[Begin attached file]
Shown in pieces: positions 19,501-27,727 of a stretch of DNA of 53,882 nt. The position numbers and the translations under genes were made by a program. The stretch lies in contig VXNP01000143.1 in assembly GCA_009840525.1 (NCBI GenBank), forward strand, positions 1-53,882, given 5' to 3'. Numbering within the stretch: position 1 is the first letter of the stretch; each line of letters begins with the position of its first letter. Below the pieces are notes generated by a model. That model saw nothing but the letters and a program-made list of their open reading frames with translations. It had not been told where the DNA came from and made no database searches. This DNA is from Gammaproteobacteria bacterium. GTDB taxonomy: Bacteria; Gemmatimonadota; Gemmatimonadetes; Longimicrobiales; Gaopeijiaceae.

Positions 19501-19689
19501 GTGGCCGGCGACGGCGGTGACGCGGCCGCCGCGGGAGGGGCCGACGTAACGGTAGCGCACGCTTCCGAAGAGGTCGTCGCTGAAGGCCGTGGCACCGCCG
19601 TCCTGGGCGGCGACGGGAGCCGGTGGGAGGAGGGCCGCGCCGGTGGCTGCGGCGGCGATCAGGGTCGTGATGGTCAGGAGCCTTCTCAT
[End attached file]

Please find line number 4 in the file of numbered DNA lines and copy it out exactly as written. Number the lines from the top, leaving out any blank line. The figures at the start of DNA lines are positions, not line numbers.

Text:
19601 TCCTGGGCGGCGACGGGAGCCGGTGGGAGGAGGGCCGCGCCGGTGGCTGCGGCGGCGATCAGGGTCGTGATGGTCAGGAGCCTTCTCAT